Lisa Schwarzbaum
November 10, 2000 AT 05:00 AM EST

Yi Yi (A One and a Two)

type
Movie
Current Status
In Season
mpaa
Unrated
runtime
173 minutes
Limited Release Date
10/06/00
performer
Jonathan Chang, Elaine Jin, Wu Nianzhen, Issey Ogata
director
Edward Yang
Producers
AtomFilms, Nemuru Otoko Seisaku Iinkai, Omega Project, Pony Canyon Inc.
distributor
Winstar Cinema
author
Edward Yang
genre
Drama, Foreign Language

We gave it an A

In Yi Yi, three generations of the middle-class Jian family go about the business of everydayness in high-rise Taipei: A wedding runs less than smoothly. A stroke fells Granny. An accidental flirtation with his old sweetheart upends the placidity of a middle-aged man’s marriage. A runty boy conducts an experiment, photographing the backs of people’s heads. Everywhere in this beautifully understated drama, the blessedness of ordinary people, as individuals and bound in clans, is knowingly, movingly conveyed.

The title of Taiwanese filmmaker Edward Yang’s subtle epic — a ”soap opera” that’s the opposite of soapy, for which Yang won the directing prize this year at Cannes — comes from the Chinese word for ”one.” And the English-export translation ”A One and a Two” gives a good sense of the movie’s gentle, dancerly lilt (these 173 minutes don’t drag, they waltz); it also suggests the director’s interest in the tensions between personal desires and group will. Yang (renowned for his 1991 critical favorite A Brighter Summer Day) moves so naturally and unshowily from character to character that each gets to come alive, but if there’s a showstopper, it’s young Jonathan Chang as the little picture-snapper, Yang-Yang. Like the filmmaker, the boy’s got a lovely gift for capturing what’s important, and forgiving what’s not. A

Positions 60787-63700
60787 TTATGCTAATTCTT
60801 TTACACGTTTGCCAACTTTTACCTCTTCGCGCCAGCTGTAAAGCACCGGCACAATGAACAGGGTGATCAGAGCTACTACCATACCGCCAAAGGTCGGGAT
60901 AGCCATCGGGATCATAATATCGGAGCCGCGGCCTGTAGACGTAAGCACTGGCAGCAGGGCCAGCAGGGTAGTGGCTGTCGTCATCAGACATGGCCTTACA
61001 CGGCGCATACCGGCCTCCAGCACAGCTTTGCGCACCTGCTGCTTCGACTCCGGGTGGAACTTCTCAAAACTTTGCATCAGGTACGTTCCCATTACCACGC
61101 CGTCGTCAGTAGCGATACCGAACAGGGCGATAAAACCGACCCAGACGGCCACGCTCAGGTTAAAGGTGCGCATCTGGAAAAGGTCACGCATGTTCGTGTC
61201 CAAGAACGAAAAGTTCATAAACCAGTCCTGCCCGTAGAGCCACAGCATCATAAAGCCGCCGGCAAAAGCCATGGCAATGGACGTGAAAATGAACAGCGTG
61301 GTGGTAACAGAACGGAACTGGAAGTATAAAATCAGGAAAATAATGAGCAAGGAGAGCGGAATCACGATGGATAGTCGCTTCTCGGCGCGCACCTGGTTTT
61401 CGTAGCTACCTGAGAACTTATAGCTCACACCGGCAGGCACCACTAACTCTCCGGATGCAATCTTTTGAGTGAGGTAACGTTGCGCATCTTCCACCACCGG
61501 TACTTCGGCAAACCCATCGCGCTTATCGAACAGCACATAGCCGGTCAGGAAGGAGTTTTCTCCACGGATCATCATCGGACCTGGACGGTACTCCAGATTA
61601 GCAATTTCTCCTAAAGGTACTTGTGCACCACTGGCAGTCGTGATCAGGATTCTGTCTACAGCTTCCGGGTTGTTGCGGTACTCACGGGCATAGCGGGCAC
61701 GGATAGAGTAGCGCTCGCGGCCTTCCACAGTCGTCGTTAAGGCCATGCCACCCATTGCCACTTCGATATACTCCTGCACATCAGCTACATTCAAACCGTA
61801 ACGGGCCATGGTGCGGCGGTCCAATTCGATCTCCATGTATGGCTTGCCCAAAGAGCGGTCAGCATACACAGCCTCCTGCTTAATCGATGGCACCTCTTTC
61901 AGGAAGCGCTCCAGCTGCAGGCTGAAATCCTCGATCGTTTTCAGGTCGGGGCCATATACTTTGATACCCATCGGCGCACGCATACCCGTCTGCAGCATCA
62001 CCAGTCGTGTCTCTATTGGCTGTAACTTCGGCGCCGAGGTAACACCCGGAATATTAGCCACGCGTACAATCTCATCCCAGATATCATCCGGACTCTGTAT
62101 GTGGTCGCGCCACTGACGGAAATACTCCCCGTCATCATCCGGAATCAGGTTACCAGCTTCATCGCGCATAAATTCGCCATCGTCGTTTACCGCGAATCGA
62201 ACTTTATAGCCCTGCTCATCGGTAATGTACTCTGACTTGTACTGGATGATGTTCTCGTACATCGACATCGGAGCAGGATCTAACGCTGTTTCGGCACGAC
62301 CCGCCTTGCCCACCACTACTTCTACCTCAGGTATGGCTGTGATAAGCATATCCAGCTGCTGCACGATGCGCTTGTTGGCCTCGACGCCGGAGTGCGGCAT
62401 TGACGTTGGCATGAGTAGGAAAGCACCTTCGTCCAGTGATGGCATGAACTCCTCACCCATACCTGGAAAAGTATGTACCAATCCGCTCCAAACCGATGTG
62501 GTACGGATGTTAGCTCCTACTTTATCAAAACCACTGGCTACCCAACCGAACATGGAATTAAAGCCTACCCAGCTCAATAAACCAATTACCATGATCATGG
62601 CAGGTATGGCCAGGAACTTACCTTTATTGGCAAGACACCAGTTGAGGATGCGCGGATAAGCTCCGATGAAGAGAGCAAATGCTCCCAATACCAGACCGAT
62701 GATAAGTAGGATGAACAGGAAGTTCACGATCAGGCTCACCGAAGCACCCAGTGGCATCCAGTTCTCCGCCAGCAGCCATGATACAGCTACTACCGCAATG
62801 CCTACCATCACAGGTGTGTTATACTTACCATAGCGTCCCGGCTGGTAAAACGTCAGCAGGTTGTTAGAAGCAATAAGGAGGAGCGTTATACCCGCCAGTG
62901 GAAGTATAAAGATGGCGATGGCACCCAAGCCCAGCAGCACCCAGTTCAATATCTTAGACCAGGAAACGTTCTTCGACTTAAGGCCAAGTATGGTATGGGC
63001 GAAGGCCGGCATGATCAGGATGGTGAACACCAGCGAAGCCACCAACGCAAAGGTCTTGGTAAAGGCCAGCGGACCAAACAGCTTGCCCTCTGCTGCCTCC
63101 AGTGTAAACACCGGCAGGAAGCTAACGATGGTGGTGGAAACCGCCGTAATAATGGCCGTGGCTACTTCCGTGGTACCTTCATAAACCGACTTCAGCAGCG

You May Like

Comments

EDIT POST